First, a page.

Original Research

Perceptions of psychosocial disability amongst psychiatric service users and caregivers in South Africa

Carrie Brooke-Sumner, Crick Lund, Inge Petersen
African Journal of Disability | Vol 3, No 1 | a146 | DOI: https://doi.org/10.4102/ajod.v3i1.146 | © 2014 Carrie Brooke-Sumner, Crick Lund, Inge Petersen | This work is licensed under CC Attribution 4.0
Submitted: 04 July 2014 | Published: 12 December 2014

About the author(s)

Carrie Brooke-Sumner, School of Applied Human Sciences, Discipline of Psychology, University of KwaZulu-Natal, South Africa
Crick Lund, Alan J. Flisher Centre for Public Mental Health Department of Psychiatry and Mental Health, University of Cape Town, South Africa
Inge Petersen, School of Applied Human Sciences, Discipline of Psychology, University of KwaZulu-Natal, South Africa


Background: In many parts of South Africa there is little support for people with psychosocial disability caused by schizophrenia, beyond provision of psychotropic medications. Appropriate community-based psychosocial rehabilitation interventions are a crucial element of mental health service development.

Objectives: This study aimed to use an explanatory model of illness framework to document experiences of illness, disability and recovery amongst service users with schizophrenia and their caregivers in a poorly resourced area in the North West Province. Data were used to provide recommendations for a contextually appropriate non-specialist facilitated group psychosocial rehabilitation intervention.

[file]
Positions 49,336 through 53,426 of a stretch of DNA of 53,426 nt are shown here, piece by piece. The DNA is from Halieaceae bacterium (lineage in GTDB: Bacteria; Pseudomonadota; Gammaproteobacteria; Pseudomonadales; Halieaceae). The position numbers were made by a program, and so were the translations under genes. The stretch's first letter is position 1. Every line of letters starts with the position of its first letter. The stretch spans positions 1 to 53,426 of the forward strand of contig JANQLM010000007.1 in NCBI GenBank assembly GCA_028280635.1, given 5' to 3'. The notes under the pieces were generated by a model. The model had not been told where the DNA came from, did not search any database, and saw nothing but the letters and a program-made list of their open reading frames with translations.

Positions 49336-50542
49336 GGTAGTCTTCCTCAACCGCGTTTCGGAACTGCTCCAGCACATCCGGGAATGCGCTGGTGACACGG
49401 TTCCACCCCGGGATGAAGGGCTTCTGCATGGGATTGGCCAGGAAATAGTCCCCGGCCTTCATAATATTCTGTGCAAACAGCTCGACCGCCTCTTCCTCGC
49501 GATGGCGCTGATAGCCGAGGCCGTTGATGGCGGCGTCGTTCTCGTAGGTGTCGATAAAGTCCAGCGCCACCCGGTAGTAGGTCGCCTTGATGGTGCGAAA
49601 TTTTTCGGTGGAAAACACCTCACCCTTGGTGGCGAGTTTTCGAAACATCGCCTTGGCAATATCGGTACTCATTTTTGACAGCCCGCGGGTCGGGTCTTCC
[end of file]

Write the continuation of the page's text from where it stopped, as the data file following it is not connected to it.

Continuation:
Method: Eighteen in-depth individual interviews were conducted: nine with schizophrenia service users and nine with caregivers. Interviews were conducted by two trained field researchers; both clinical psychologists fluent in the first language of participants. All interviews were recorded, translated and transcribed. Data were thematically analysed using NVivo 9.

Results: Participants linked the illness to witchcraft, poverty and stress. Family conflict was recognised in the course of the illness, causing stress and challenges for emotional well-being. Knowledge of diagnosis and biomedical treatment was minimal. Key factors recognised by service users as promoting recovery were the ability to work, and the support of traditional healers and religious structures.

Conclusion: Based on the findings of this study, a group psychosocial rehabilitation intervention emerged as a recommendation, with the incorporation of psycho-education, adherence support, coping skills, and opportunities for income generation and productive activity. The importance of also enlisting the support of religious leaders and traditional healers in supporting recovery is emphasised.


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Crossref Citations

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